Christians know “they have a future: it is not that they know the details of what awaits them, but they know in general terms that their life will not end in emptiness” (SS2). For this reason, a woman experiencing a difficult pregnancy can find the strength to welcome her precious child into the world. A man facing a terminal diagnosis can see that the end of his earthly life is only the beginning of eternal life with Christ.

The Church teaches us that “the one who has hope lives differently” (SS2). Christ’s promise of salvation does not mean that we will be spared from suffering. Rather, the promise of salvation ensures that even in the darkest moments of our lives, we will be given the strength to persevere. By virtue of this Christian hope, we can face any challenge or trial. When the seas of life swell and we are battered by the waves, hope allows us to remain anchored in the heart of God. May we hold fast to Christ our hope, from the beginning of life to its very end.

Fr. Pete

September 29, 2019 – A View from the Rectory Window

My view is changing daily. When I first arrived, before the newly paved parking lot, the tree line encroached much more closely to the rectory. I miss the trees. I miss the shade in the summer, the colorful leaves in the fall, the branches that captured snow in the winter and the buds in spring signifying new life. There is still a tree line, I just have to look a little farther for these same signs that nature and its rhythms are inviting me to experience the beauty of a world greater than anything I could ever contemplate.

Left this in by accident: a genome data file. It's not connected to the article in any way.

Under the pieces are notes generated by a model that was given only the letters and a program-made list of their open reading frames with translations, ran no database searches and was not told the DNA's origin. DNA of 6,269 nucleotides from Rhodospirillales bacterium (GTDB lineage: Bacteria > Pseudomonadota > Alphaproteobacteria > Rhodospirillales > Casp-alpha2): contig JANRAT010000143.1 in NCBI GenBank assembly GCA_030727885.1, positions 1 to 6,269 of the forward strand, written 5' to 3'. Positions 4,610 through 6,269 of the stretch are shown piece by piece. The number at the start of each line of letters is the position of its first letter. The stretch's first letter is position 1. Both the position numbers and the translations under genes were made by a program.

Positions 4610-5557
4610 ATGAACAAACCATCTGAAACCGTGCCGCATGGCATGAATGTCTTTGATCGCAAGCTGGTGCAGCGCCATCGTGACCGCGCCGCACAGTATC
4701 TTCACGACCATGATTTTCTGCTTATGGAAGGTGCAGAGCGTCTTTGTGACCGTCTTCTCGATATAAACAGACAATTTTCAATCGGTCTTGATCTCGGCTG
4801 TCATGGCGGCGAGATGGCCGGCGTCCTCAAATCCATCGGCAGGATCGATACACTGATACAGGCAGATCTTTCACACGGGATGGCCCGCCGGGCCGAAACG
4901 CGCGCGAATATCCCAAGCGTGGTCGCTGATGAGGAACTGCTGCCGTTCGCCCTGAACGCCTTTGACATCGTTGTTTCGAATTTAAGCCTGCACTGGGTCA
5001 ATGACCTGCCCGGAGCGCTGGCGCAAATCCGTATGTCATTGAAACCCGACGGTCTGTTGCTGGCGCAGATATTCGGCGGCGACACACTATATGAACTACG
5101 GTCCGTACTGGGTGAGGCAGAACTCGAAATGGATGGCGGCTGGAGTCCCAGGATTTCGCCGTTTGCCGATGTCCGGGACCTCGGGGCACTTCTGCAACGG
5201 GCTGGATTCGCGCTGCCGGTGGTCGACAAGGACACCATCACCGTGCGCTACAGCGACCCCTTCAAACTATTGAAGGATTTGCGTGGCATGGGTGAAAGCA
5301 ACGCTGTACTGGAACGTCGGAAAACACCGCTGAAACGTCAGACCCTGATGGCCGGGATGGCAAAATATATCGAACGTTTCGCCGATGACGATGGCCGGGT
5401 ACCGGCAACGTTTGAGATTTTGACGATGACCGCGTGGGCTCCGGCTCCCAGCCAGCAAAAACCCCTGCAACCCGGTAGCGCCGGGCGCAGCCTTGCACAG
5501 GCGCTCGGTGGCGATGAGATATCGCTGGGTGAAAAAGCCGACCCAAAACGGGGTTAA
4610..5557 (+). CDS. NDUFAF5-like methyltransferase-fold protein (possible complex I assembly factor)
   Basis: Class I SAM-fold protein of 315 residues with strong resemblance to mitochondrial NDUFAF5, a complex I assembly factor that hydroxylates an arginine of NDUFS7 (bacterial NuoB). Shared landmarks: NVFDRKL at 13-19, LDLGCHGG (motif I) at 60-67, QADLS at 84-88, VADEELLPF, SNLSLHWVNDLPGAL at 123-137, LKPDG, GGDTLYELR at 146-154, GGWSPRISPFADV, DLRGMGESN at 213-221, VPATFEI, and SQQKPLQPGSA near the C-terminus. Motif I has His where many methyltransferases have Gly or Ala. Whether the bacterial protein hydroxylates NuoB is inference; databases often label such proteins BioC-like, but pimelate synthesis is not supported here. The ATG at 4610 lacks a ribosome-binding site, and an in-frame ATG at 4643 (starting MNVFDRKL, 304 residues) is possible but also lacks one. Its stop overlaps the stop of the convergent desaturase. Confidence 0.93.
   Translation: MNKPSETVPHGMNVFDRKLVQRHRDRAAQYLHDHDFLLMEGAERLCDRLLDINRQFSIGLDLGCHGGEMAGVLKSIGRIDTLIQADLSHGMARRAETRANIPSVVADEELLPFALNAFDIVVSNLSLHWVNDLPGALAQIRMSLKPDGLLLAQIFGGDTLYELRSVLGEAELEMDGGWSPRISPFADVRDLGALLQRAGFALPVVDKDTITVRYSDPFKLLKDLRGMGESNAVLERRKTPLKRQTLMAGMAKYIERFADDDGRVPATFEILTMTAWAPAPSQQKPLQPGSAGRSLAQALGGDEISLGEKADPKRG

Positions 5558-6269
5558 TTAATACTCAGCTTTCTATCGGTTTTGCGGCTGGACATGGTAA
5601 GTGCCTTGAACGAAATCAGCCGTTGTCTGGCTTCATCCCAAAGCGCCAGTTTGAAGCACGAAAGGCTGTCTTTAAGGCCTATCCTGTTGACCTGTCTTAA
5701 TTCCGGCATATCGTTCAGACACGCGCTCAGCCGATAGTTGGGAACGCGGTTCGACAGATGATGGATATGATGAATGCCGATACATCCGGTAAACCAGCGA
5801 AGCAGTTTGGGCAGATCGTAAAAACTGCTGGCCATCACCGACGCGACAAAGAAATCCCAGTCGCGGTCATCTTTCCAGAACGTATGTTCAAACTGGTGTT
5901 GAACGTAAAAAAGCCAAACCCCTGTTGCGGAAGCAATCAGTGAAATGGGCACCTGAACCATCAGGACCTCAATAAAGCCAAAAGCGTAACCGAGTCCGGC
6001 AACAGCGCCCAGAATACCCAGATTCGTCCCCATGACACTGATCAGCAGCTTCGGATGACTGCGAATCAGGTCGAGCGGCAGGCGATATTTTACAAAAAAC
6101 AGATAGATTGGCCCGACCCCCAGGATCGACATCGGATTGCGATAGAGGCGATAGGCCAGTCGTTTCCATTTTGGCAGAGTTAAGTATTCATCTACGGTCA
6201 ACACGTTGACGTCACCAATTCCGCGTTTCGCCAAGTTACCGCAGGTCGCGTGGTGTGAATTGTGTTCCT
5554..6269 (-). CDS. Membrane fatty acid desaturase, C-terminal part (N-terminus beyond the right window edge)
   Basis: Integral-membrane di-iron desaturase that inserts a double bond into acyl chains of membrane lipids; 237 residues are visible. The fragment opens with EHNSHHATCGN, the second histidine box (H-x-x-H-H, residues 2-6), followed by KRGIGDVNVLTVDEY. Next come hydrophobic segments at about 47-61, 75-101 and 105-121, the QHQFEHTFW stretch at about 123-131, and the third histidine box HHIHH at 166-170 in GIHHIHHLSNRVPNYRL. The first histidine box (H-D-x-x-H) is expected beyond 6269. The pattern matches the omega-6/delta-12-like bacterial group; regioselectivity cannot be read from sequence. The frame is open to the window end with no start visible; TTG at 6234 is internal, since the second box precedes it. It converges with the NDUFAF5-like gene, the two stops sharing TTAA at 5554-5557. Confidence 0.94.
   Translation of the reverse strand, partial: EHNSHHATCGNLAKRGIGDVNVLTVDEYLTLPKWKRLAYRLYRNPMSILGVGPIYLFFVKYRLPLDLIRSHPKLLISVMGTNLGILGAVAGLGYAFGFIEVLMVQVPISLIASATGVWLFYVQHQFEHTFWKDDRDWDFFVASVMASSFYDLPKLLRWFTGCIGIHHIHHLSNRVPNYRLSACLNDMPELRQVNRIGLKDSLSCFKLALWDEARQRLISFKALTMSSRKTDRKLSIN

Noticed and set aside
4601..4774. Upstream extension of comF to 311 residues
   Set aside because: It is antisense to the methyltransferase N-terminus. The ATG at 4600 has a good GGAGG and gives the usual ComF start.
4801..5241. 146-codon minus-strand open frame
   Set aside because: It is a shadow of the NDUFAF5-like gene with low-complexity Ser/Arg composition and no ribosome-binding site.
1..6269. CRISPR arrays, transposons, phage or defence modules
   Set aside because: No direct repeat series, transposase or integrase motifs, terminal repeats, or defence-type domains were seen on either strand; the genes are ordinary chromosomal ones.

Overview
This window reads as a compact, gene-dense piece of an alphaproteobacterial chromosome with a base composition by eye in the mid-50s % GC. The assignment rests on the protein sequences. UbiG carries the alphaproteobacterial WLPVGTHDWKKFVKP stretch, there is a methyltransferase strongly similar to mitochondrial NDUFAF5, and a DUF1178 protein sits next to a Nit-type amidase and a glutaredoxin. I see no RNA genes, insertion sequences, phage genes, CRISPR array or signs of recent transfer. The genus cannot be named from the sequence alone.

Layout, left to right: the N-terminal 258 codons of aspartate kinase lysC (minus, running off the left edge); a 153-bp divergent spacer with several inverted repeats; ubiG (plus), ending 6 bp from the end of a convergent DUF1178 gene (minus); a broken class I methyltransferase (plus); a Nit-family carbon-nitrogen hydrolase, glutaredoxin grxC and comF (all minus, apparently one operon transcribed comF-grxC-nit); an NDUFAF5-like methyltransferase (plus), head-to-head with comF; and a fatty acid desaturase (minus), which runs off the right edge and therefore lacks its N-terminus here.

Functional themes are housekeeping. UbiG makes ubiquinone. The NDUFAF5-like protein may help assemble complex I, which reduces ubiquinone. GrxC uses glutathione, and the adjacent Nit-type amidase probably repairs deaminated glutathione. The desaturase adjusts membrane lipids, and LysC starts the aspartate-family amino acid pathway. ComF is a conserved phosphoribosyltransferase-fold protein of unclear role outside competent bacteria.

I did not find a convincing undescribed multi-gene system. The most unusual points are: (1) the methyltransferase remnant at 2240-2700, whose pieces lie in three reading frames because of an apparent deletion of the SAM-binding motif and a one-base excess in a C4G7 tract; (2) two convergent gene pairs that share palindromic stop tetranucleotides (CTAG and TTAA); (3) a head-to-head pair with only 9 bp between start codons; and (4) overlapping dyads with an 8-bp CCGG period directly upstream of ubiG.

Where there was once a pavilion, there is a larger structure taking form. A concrete expression to all the planning for the hope that, “Someday we may have a parish center.” Now, the question is becoming “What do you think?”

You can view it in the pictures that capture its development. I believe that these pictures contain more than just the start of a building. For there in the multi-purpose room, is the first outline of a gathering place for our parish family. Hospitality will be shared with those who gather in the Church for Mass. And Mass will be celebrated. Prayers services will be experienced, rosaries will be prayed, candles will be lit, hymns will be sung and incense will fill this space. Families will celebrate their baby’s baptism and their child’s first communions. Wedding receptions will be blessed. Families who have entrusted the soul of their beloved deceased will gather to console one another in the light of the promise of the resurrection. Children will gather to learn from generous and devoted catechists. Games will be played, snacks will be shared and projects will be undertaken for those in need. From the kitchen countless will be fed and through the efforts of our parishioners many more will be nourished.